Think about it: Video creation is an intricate, multi-step process. To create one marketing, sales, or social media video, you first need a strategy that details exactly what the video will be used for, who the intended audience is, and where it will be hosted. Next, you need to have a script — or at least an outline — that’s been written and approved before you’re ready to shoot.
Then, you have to complete the shoot, including set up for lights, camera, microphones, staging, and backdrop.
Once the gear is set up and ready to go, you need to shoot the videos themselves, checking everything and troubleshooting along the way.
Once that’s complete, it’s time for post-production. Editing is more than just putting all your clips together. An experienced editor will mix the audio tracks with music and color correct your clips, all with proficiency and precision using pro-level editing software.
Clearly this is a big job — and we haven’t even factored in company-wide meetings, travel if you have multiple locations, approval of the content, and publishing.
To get all this done with any kind of efficiency, your 2022 business video strategy needs an in-house videographer.
How to hire a videographer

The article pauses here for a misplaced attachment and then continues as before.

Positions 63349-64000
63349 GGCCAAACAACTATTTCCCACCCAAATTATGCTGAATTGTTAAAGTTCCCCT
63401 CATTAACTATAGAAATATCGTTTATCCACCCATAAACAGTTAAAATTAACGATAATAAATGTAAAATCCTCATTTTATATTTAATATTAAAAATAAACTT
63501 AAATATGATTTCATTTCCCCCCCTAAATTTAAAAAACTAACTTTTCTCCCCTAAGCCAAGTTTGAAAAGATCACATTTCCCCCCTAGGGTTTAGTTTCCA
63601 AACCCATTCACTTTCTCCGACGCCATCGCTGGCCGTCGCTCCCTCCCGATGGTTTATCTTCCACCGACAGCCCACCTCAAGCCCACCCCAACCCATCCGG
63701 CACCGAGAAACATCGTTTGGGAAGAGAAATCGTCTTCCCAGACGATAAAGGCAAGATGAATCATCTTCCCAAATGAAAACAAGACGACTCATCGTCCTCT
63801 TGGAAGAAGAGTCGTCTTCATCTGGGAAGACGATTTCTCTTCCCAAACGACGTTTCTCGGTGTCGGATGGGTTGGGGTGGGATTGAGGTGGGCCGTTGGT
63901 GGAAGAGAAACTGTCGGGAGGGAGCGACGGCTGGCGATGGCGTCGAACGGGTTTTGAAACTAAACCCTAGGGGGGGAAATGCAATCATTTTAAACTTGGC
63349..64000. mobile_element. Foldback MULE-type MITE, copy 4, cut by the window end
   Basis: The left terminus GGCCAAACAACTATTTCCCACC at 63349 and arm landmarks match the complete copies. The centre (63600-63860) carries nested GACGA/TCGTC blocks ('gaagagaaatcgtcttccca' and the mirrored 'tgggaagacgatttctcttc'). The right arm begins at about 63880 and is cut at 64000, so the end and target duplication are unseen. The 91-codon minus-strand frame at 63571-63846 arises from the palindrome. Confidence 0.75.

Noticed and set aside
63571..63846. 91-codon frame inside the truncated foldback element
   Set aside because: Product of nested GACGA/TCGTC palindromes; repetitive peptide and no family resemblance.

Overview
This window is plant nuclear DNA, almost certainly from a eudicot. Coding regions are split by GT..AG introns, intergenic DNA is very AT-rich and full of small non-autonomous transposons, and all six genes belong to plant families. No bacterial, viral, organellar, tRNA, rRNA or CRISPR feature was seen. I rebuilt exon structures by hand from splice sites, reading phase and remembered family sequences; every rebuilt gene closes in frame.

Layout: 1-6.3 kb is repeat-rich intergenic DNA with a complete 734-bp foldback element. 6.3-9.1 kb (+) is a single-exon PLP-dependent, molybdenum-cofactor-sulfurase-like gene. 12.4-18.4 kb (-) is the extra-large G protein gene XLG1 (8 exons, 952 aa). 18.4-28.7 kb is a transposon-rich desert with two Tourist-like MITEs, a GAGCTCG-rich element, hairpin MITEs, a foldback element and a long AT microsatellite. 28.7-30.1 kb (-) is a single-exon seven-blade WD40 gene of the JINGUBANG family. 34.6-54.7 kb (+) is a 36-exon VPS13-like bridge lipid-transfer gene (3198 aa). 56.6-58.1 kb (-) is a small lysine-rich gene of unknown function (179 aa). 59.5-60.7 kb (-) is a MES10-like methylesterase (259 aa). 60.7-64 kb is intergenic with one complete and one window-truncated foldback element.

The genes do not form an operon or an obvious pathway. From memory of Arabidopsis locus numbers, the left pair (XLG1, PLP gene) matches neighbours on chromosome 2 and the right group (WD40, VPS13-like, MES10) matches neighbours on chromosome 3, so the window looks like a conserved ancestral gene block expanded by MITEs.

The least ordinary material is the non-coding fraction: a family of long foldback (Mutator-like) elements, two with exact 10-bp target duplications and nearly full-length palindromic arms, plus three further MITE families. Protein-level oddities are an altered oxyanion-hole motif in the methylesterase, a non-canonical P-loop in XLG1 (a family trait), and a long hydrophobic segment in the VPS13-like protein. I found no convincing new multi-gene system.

Your videographer (or video producer) will be your in-house storyteller. Therefore, you should approach hiring this person with the mindset that you’re looking for both hard and soft skills. This person needs to have the hard skills necessary to film, edit, and publish high-quality videos, as well as the soft skills to make colleagues feel comfortable on camera and plan marketing strategy.
This hire is critical to the success of your video marketing initiative.
By hiring a videographer, you’re committing to doing the work properly, and ensuring that you have a resource on your staff for the long-term success of your business video strategy.
2. A plan for adding video to your website
Your website is a vital sales tool. As far back as 2019, we recognized that 70% of consumers made up their mind on what they wanted to purchase before they talked to a salesperson. How do they come to these decisions? By self-educating with the materials they find online — whether it be written content, videos, or product reviews, which they find through search engines.
This is why the website as we know it has been promoted from a virtual brochure to your most talented salesperson.
By adding videos to your website, you’re giving visitors to your site the opportunity to self-select which media type they would like to consume to learn about your product or service.